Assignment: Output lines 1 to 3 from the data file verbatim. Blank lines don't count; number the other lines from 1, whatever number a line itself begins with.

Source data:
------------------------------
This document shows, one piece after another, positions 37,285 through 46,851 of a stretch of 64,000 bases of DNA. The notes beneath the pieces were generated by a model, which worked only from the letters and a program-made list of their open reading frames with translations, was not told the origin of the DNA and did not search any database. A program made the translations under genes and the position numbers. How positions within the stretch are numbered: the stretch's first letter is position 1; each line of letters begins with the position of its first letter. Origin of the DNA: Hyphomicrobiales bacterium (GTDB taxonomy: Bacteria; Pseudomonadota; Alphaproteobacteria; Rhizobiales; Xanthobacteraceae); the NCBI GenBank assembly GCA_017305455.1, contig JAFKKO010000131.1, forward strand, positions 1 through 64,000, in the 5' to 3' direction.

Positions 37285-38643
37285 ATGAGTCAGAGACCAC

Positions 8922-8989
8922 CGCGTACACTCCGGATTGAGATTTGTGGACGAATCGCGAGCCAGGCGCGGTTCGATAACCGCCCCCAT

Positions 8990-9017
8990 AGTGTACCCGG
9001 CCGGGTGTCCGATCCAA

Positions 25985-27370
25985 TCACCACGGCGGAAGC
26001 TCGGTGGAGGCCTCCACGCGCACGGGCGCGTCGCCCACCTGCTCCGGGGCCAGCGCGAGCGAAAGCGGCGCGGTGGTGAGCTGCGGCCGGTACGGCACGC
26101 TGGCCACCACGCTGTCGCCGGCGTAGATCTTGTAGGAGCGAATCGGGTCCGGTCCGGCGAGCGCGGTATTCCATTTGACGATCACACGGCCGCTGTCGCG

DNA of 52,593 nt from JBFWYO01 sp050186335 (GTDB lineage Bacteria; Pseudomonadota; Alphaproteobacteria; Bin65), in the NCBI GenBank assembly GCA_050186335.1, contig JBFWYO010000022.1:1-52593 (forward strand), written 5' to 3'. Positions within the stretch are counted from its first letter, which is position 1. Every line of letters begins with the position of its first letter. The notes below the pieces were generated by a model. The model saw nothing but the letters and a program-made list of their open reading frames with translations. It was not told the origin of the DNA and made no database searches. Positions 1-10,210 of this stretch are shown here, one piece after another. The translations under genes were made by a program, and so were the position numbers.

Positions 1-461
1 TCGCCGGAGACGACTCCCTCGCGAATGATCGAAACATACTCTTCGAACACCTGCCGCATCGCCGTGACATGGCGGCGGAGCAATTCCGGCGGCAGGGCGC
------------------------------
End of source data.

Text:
This document shows, one piece after another, positions 37,285 through 46,851 of a stretch of 64,000 bases of DNA. The notes beneath the pieces were generated by a model, which worked only from the letters and a program-made list of their open reading frames with translations, was not told the origin of the DNA and did not search any database. A program made the translations under genes and the position numbers. How positions within the stretch are numbered: the stretch's first letter is position 1; each line of letters begins with the position of its first letter. Origin of the DNA: Hyphomicrobiales bacterium (GTDB taxonomy: Bacteria; Pseudomonadota; Alphaproteobacteria; Rhizobiales; Xanthobacteraceae); the NCBI GenBank assembly GCA_017305455.1, contig JAFKKO010000131.1, forward strand, positions 1 through 64,000, in the 5' to 3' direction.

Positions 37285-38643
37285 ATGAGTCAGAGACCAC